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I am getting a behaviour I didnt expect from NSubstitute when setting up my mocks to call a function. A simplified version of the behavuiour is

public void NSubstituteTest()
    var mockedFoo = Substitute.For<IFoo>();

    mockedFoo.GenerateString(Arg.Any<string>()).Returns(x => GetValue(x.Args()[0]));

    string result1 = mockedFoo.GenerateString("0");
    string result2 = mockedFoo.GenerateString("1");

    Assert.AreEqual("hi", result1);
    Assert.AreEqual("1", result2);

private string GetValue(object val)
    string returnValue = val != null ? val.ToString() : "I am null";
    return returnValue;

The test passes but I get the output: 0 1

This indicates that the call to mockedFoo.GenerateString("0"); actually results in a call to the GetValue() function.

If I do the same with Moq:

public void MoqTest()
    var mockedFoo = new Mock<IFoo>();

    mockedFoo.Setup(x => x.GenerateString(It.IsAny<string>())).Returns((object s) => GetValue(s));
    mockedFoo.Setup(x => x.GenerateString("0")).Returns("hi");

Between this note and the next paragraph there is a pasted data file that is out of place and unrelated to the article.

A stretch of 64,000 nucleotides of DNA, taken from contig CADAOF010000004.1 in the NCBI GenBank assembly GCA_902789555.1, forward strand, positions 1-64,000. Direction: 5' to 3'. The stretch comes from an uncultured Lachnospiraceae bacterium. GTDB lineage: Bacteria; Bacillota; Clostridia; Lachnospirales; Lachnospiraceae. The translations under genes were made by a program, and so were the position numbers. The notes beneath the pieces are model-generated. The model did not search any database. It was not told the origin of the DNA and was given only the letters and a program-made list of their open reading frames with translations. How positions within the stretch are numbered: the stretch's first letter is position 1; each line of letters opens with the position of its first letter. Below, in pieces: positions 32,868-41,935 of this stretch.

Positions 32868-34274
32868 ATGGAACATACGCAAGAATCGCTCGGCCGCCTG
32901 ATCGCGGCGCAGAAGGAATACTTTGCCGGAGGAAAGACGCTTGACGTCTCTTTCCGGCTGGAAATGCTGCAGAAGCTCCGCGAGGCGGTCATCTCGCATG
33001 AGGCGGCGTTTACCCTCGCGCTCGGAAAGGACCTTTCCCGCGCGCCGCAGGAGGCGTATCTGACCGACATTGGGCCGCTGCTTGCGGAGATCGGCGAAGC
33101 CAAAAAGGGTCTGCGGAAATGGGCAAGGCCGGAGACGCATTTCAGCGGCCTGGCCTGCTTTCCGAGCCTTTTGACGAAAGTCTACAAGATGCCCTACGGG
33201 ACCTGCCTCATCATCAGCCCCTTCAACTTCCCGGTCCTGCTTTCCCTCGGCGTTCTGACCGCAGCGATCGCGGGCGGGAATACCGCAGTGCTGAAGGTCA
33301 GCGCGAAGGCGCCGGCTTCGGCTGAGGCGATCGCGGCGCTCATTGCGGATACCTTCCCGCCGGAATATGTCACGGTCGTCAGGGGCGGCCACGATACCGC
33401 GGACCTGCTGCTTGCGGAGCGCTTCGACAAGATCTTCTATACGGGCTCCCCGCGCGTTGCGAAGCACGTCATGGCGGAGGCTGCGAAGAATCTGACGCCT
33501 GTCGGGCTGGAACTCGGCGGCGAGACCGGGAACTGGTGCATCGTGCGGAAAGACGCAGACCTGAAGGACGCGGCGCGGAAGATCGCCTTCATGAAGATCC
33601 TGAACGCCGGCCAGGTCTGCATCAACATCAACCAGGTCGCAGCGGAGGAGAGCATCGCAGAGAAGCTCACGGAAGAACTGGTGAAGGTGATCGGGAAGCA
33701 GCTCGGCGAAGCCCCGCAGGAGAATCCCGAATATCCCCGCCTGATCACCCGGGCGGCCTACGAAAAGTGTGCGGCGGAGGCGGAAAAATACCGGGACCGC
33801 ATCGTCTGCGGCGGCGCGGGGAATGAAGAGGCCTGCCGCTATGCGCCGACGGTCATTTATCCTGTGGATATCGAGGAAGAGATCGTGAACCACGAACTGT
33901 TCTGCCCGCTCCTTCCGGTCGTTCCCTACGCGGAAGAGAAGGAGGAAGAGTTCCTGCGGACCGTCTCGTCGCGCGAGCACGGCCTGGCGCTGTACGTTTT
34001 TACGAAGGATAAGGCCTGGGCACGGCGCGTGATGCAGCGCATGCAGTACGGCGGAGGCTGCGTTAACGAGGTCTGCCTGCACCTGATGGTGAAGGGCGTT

string result1 = mockedFoo.Object.GenerateString("0");
    string result2 = mockedFoo.Object.GenerateString("1");

    Assert.AreEqual("hi", result1);
    Assert.AreEqual("1", result2);

Then my tests also passes but I get the result: 1

Indicating the function was not called.

Is this behaviour described somewhere or do I set something up in a wrong way perhaps?

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Following on from my answer, if you are still happy to use NSubstitute and would like to discuss other ideas to work around this constraint please post to the mailing list. (For example, we could look at extending the When..Do syntax to support Returns, which would give the option of deferred execution for cases like these where it is needed.) –  David Tchepak Aug 2 '11 at 9:17
Sounds great - I still feel the syntax of NSubstitute overweights this "issue" and I will keep using it –  Jon Aug 2 '11 at 12:27

1 Answer 1

up vote 3 down vote accepted

This is a side-effect of how NSubstitute works: to get that particular syntax it needs to actually call the method to get a reference to that method.

Moq and others use lambdas and can pick the particular method out from there, without the need to run the method itself. (This means NSubstitute also fails to detect or throw on non-virtual method calls.)

The next release will have a work-around for some cases where this is causing problems (albeit a non-ideal one: you'll need to have an argument matcher in the call that sets the return so NSub knows in advance it is not a real call), but the fundamental issue of having to intercept actual method calls will remain.

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